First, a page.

Reassurance and Routines in Prenatal Genetic Counseling

Hello again, bloggie doggies! 🐶 I’ve had a wonderful and long week of being a wanna-be genetic counselor, and I’m excited to share all of those fun updates.

Before I forget, I wanted to make sure I share that next week my blog will be published on Friday afternoon instead of sometime Thursday! That’s because next week is my post-Match interview in Wisconsin. Typically I’ve done my interviews on Fridays, like this one, and then shared my thoughts the following Thursday. However, I suspect that Wisconsin will give us the results of our post-Match interview within just a few days of the interview. And I want to be able to appreciate the interview I had without the complicated feelings of “I got it” or “I didn’t”. Thus, next week I’ll be coming at you live from Wisconsin!

If for some reason they don’t give us the results by 2 weeks from now, well, I guess I’ll just have to make a post called “I’ve Been an Applicant for 632 days and NO REALLY TODAY MIGHT ACTUALLY BE THE LAST THIS TIME.” 😂

Speaking of Wisconsin, it’ll be fun, but like don’t expect too much because I’m pretty sure there’s like 6-8 of us going out for one spot! I’ll do my best and they’ll pick the best fit for them. 💜

Ok, now to talk about prenatal genetic counseling!

Hello, stock photo! It sure would be nice to be able to take pics of patients for the purpose of this blog but HIPAA said no.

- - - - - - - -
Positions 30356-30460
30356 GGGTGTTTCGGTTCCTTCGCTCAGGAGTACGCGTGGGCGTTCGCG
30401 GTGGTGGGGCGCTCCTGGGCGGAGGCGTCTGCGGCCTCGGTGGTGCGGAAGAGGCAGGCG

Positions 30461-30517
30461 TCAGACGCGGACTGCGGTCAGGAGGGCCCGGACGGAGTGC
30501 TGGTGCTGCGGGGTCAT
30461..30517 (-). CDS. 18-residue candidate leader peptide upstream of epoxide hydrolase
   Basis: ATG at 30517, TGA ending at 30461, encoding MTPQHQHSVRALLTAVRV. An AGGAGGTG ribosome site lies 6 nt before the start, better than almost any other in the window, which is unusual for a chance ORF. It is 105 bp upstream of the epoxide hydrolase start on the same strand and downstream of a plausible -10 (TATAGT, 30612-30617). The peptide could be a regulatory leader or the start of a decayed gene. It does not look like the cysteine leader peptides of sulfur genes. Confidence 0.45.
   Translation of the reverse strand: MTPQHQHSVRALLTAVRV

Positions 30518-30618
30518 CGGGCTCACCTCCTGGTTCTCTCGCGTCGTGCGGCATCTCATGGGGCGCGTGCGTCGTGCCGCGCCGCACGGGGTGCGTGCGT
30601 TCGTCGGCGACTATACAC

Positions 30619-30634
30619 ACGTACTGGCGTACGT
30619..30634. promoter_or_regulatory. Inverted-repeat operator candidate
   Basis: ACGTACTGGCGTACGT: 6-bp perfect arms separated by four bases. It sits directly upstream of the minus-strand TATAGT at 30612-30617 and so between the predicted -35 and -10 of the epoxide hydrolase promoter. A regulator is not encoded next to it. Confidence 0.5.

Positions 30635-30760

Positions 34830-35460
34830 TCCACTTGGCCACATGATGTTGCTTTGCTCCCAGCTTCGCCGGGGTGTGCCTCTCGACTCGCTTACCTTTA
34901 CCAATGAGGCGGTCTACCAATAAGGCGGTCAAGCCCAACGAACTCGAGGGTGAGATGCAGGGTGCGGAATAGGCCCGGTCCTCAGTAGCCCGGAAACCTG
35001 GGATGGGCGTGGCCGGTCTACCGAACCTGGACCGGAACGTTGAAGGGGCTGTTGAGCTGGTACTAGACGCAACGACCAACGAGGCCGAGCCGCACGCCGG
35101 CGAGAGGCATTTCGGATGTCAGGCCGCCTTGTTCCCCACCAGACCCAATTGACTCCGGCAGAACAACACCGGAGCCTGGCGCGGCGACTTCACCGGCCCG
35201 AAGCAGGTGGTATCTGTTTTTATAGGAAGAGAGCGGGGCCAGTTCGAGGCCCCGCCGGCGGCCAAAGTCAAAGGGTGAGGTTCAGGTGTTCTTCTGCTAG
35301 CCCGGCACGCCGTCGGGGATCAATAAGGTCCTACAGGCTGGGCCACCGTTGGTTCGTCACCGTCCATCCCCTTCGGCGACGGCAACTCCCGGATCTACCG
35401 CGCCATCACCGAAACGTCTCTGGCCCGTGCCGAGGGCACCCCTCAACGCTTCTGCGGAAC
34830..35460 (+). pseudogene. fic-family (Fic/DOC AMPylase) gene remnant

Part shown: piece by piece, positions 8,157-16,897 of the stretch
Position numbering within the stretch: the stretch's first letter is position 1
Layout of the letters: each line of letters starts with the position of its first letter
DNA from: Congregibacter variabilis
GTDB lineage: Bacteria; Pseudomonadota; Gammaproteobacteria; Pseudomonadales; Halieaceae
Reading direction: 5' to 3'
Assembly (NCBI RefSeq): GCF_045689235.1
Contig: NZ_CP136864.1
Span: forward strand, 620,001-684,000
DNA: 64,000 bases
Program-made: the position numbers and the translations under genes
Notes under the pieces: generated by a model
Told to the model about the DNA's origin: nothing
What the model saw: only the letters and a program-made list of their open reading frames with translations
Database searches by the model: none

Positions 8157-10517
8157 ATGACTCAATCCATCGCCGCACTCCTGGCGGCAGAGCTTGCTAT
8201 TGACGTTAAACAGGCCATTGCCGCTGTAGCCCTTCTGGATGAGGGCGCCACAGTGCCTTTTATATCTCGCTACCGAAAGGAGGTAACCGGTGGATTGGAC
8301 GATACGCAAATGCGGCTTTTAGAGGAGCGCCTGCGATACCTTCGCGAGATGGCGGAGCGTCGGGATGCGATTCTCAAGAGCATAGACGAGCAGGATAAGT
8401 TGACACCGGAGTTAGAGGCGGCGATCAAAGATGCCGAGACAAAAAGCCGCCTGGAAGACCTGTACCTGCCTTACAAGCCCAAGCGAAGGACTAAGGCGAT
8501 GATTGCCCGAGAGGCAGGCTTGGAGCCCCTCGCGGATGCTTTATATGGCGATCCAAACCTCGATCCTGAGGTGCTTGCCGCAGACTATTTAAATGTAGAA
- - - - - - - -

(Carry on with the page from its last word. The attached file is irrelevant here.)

I shadowed with two genetic counselors at Intermountain Healthcare Maternal Fetal Med. I’ve never had the chance to shadow prenatal before and I was very fortunate to catch 2 young grads, eager to share their love of the profession, and also having a pretty routine day in clinic!

I’ll be honest, up until Monday, I thought of prenatal counseling as a lot of telling pregnant women that their baby won’t survive long after birth. And there certainly is some of that. There’s also some carrier screening, some reassurance, and some low-risk pregnant women getting routine screening. That’s more in the vein of what I saw on Monday.

And as much as that seems like it could be boring… I really liked it! I could really see the counseling aspect of genetic counseling shine through. Because the women we saw were all low-risk for fetal complications, they had a lot of freedom as to what type of genetic testing to pursue, if any. Of course, any patient has the right to set their own limits as to what type of testing they undergo. For a low-risk woman pregnancy though, it seems like the choice to not pursue any testing or only pursue limited testing, comes up more often. And when a woman or family needs to make those kinds of decisions, a genetic counselor plays a huge role in helping them elucidate their own feelings about each testing option.

For example, one patient on Monday came in by herself. She wanted serum screening for Down Syndrome, despite being low-risk. That’s pretty typical. However, her husband had voiced that he didn’t want her to have any screenings like that, since abortion wasn’t going to be on the table for them.

At first, this patient was unsure if she wanted to go through with the serum screening or heed her husband’s wishes. Upon talking with the genetic counselor though, she realized she truly did want all of the information she could have about her baby. She even decided to go ahead and self-pay for cell-free DNA screening so that she could also find out her baby’s sex, as well as get a clearer picture of the baby’s risk for Down Syndrome and Trisomies 13 & 18.